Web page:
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Exploring the Water Villages
Centuries-old villages, preserved almost in their original state, are scattered around Suzhou. Bowed bridges span narrow canals, as traditional oared boats paddle by, creating an almost perfect picture of a way of life long past. A trip to one of these villages will probably be a highlight of your trip to Eastern China.
Be careful which village you choose, though. The tourist dollars that flow in may have saved these villages from the wrecking ball, but they have also changed their character to differing degrees. Those closest to the larger cities can be the most swamped by tour groups. Trekking to an out-of-the-way destination can pay off by letting you find a village that you will have all to yourself.
Zhouzhuang. The most famous of the water villages is undoubtedly Zhouzhuang. Its fame is partly due to its proximity from Suzhou and Shanghai, just 45 minutes and an hour away, respectively. As a result, more than 2.5 million visitors head here each year to catch a glimpse of Old China. Its charm is reduced by the sheer number of tourists who elbow their way through the streets. Next to the "ancient memorial archway," which isn't ancient at all, is a ticket window. The entrance fee of Y100 gets you into the water-village-turned-gift shop.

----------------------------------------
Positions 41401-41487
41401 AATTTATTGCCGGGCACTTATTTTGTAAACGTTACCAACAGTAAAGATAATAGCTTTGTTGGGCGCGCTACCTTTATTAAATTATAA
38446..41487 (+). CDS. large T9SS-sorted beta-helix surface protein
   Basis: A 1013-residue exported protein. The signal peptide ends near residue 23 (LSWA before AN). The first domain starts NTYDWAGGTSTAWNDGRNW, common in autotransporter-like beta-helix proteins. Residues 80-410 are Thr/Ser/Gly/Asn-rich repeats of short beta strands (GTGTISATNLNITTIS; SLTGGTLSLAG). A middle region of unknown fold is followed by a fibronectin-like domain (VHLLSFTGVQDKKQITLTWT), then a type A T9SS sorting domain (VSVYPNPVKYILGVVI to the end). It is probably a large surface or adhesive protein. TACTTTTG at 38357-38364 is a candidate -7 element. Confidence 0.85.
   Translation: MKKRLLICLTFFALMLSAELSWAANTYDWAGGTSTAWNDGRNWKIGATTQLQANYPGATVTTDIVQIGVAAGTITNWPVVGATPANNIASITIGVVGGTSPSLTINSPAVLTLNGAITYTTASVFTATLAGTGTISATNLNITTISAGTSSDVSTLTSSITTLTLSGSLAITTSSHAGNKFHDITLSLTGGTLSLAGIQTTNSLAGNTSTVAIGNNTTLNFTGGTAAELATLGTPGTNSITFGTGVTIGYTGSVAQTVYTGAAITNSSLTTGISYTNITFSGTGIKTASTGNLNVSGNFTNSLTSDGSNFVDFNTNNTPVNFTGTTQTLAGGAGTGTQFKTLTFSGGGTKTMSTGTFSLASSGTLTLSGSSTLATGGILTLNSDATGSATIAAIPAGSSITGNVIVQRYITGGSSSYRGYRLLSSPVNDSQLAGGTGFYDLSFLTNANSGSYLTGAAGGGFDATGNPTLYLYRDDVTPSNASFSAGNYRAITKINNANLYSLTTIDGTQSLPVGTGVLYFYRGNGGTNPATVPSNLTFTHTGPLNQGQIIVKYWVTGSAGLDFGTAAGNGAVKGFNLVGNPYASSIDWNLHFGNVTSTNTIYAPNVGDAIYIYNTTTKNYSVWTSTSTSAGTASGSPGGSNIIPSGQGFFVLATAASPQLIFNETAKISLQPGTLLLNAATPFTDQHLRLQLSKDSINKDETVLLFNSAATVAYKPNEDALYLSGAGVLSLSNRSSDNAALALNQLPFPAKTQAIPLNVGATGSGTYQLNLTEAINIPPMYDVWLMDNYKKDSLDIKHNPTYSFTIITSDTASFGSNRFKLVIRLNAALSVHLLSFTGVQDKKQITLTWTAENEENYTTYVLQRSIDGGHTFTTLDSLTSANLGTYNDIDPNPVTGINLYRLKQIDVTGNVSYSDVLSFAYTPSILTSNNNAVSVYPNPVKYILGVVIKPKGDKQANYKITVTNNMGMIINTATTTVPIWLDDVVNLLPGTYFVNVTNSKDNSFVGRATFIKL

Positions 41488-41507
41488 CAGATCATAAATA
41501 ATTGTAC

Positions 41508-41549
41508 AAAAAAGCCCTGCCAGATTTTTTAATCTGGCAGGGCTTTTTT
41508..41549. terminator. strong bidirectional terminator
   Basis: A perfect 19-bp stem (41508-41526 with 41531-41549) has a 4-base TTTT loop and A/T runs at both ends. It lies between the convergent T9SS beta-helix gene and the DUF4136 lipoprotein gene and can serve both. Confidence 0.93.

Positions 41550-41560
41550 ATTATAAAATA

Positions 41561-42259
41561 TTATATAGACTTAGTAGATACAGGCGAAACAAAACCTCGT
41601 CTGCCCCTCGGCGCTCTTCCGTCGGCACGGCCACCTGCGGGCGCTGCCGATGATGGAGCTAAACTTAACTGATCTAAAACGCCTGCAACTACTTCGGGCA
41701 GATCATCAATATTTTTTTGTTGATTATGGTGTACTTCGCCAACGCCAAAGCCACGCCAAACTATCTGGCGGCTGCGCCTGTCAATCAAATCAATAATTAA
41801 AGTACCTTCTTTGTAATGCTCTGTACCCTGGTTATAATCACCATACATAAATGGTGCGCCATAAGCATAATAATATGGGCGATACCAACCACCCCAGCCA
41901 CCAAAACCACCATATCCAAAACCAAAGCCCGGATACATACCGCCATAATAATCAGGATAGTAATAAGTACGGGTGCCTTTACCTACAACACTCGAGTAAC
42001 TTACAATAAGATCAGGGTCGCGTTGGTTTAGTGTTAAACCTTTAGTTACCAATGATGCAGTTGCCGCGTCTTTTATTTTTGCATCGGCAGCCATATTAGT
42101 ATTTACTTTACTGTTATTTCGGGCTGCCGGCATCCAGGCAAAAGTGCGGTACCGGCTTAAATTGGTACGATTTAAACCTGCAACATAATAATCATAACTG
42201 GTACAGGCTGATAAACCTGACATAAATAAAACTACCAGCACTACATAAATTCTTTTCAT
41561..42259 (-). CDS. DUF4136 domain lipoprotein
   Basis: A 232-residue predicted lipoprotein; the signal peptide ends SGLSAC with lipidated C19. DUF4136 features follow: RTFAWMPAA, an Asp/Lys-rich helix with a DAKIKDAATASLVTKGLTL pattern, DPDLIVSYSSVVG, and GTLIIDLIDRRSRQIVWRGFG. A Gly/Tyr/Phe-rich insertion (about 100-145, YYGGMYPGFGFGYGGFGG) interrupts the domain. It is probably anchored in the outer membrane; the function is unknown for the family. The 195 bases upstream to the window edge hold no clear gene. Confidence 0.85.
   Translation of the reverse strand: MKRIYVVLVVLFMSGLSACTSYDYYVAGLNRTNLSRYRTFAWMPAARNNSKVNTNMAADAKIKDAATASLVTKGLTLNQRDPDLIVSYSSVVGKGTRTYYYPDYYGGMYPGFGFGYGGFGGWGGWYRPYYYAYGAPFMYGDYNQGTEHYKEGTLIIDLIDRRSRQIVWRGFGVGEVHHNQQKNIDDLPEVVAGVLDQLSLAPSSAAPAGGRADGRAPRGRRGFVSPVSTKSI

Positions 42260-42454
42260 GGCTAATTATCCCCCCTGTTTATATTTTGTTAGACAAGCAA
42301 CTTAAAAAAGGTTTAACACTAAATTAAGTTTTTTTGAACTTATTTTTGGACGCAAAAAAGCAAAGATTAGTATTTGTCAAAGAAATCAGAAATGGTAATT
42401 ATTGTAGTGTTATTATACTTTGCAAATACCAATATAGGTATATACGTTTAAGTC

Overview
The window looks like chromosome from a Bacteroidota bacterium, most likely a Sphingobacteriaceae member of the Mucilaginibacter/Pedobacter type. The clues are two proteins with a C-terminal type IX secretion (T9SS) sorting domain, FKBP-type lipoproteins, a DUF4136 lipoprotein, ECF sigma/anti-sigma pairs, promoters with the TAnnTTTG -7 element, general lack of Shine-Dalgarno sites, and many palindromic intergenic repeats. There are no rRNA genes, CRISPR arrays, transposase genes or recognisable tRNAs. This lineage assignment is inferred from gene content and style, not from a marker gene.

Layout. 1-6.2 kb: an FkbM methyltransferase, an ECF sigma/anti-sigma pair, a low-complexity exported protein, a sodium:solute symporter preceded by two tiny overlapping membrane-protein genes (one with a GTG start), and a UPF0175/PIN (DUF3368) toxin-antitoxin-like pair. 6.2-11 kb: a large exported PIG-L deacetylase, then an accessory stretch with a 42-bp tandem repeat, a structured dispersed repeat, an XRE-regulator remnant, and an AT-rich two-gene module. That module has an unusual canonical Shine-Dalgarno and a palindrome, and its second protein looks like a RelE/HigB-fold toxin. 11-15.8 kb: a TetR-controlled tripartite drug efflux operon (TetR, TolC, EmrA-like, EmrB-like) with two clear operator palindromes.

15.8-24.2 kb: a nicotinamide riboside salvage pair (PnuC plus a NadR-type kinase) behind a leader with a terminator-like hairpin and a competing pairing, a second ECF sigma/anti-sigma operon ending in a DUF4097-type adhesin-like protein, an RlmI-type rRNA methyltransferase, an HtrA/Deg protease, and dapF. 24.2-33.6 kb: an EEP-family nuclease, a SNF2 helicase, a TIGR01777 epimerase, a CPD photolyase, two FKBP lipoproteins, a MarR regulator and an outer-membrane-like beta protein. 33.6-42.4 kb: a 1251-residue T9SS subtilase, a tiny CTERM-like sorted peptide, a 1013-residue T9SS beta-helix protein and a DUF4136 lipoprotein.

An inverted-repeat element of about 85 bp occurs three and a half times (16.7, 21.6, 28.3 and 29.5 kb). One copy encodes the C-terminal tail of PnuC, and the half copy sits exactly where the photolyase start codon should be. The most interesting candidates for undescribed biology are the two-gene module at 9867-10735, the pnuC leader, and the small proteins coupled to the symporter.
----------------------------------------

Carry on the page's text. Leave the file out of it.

Crowds aside, Zhouzhuang is fun for families. Several residences, some 500 years old, let you see what life was like in the Ming and Qing dynasties. There are several storefronts where you can see brick making, bamboo carving, and basket weaving—traditional crafts that up until recently were in widespread use throughout the countryside. The food is typical country fare, making it a nice break from the fancier cuisine of Suzhou and Shanghai. Braised pork belly, crunchy stir-fried water chestnuts, pickled vegetables, and wild greens abound. For crafts, skip the snuff bottles and teapots and opt for something you probably won't find elsewhere: homemade rice wine, rough-hewn ox-horn combs, and bamboo rice baskets.
Buses bound for Zhouzhuang depart from Suzhou's North Bus Station every 20 minutes between 7 and 5. The 90-minute trip costs Y25.
Tongli. The pick of the water villages is Tongli, 30 minutes from Zhouzhuang and 90 minutes from Suzhou. A number of locals still live and work here, lending this village a more authentic atmosphere than Zhouzhuang. The streets are cobbled, and the complete absence of cars makes Tongli feel like it's from a different era, provided you can get away from the crowds. You can still find yourself wandering on quaint side streets or creeping down impossibly narrow alleyways that open onto canals and bridges. Tongli is the largest of the water villages, imminently photographable, and a pleasure to explore. Near the entrance gate are several private homes offering beds, and throughout the village are tea shops and small tables set out in front of the canals. Hiring a boat (Y100 for up to six people) to be punted along the waterways gives a different perspective on the town. The admission fee is Y100.
The fastest buses to Tongli leave from Suzhou South Bus Station every 20 minutes between 7 and 5. The journey costs Y12. Most taxis in town will also take you; when you negotiable a fee, aim for about Y150. This is by far the fastest way to get there, and you can take the bus back.
A favorite spot in Tongli is Tuisi Garden, a slightly smaller version of the private courtyard parks found in Suzhou.
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